NOTE: This is the first in a series of posts which will amount to an annotated bibliography related to peer reviewed articles about the use of video games as constructivist learning environments.
Blumberg and Sokol set out to examine “gender differences in the cognitive strategies that children use when they learn how to play a video game” (p. 151). Backed by a brief review of literature that suggested “children’s video game performance(s) typically reveal gender differences” (p. 151) they designed a study, drawn from a larger investigation (p. 152), in which they interviewed second and fifth grade children and then observed them learning to play a video game. These children were identified as frequent or infrequent players (p. 154) and the strategies they used were categorized as internal strategies, such as trial and error, or external strategies, such as asking others for help (p. 155).
Statistical analysis of Blumberg and Sokol’s data did not support their hypothesis that girls would show greater inclination toward external strategies and boys would show greater inclination toward internal strategies (p. 156). Instead, they found there was no significant difference in the cognitive strategies employed by children of different sex. However, the older students were more likely to use internal strategies, as were more frequent players. They conclude that “the informal educational gains attributed to boys… may not extend to the application of cognitive strategies” (p. 157). However, because this study was conducted using a popular gender-neutral game (Sonic The Hedgehog 2 on Game Gear) they caution that continued investigation is needed in order to understand “the continuing distinctions between boys’ and girls’ preferences for games that may have different ramifications for cognitive gains” (p. 157).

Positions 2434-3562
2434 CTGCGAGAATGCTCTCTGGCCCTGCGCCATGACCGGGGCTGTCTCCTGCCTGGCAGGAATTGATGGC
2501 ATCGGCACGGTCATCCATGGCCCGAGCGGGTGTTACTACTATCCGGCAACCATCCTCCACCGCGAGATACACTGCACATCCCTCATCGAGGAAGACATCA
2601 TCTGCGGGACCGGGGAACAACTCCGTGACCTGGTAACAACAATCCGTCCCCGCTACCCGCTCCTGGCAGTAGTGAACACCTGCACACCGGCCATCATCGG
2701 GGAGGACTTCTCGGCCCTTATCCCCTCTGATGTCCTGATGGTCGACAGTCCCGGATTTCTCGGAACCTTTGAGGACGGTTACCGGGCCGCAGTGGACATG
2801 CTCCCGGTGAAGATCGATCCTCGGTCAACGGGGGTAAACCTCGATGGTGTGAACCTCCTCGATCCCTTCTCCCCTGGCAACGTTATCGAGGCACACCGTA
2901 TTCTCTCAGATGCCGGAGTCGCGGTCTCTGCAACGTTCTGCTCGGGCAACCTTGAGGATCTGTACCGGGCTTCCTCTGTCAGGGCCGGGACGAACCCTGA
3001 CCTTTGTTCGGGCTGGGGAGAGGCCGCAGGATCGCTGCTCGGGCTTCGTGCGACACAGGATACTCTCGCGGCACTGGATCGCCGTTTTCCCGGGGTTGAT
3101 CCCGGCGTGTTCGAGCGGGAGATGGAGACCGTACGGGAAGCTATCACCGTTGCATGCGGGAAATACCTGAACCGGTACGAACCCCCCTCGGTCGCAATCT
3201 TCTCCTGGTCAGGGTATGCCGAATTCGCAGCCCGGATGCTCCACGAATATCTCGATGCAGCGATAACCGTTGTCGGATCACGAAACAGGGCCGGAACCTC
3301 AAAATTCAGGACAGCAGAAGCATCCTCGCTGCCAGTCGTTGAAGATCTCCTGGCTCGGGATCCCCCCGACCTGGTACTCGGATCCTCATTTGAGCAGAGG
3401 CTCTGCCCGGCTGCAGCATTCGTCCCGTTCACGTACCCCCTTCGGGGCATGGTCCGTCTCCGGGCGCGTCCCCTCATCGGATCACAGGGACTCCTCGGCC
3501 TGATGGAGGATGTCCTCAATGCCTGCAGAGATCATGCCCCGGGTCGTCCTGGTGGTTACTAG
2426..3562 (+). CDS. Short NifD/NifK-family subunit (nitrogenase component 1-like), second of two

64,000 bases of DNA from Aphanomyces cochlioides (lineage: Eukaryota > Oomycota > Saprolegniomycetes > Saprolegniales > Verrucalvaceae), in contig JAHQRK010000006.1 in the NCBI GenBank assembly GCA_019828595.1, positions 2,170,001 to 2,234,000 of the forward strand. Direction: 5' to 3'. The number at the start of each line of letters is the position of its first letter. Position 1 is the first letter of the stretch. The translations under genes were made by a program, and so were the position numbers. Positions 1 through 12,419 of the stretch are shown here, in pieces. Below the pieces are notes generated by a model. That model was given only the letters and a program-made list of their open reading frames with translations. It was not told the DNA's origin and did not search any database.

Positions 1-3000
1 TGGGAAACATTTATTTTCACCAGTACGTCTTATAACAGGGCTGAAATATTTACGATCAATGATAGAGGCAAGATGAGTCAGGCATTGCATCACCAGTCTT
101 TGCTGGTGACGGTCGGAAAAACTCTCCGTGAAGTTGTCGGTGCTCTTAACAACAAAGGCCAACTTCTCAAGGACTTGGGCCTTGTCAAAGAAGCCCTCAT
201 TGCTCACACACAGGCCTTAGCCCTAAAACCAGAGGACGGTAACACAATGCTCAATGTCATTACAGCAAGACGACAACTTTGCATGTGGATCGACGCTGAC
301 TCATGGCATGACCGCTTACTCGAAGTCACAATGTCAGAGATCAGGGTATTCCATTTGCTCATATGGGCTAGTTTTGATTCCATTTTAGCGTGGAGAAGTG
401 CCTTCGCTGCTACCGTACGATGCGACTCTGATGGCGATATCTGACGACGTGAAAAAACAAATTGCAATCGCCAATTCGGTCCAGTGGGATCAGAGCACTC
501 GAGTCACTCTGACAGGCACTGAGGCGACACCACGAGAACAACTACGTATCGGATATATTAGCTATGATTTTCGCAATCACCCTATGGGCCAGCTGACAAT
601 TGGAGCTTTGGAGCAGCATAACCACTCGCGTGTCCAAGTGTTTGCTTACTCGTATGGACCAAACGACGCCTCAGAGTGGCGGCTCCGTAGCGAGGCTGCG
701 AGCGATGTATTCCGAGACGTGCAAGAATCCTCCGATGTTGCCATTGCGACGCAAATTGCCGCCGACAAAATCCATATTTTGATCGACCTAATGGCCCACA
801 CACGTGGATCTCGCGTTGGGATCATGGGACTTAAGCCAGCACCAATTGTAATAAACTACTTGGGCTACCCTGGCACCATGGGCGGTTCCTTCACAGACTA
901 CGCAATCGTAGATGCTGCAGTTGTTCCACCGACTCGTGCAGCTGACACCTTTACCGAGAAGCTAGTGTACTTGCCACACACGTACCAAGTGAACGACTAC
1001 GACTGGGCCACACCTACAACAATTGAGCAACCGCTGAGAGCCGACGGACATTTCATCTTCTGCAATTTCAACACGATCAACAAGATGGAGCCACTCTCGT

Studies such as this, which produce results in contradiction with commonly believed stereotypes about gender differences and learning, highlight the important role of formal research in exposing even experts misguided generalizations. More such studies are needed in the field of video games and learning if stereotypes and fears are to be allayed, and potentials are to be realized.
Blumberg, F. C., and Sokol, L. M. (2004). Boys’ and girls’ use of cognitive strategy when learning to play video games. The Journal of General Psychology. 131 (2), 151-158.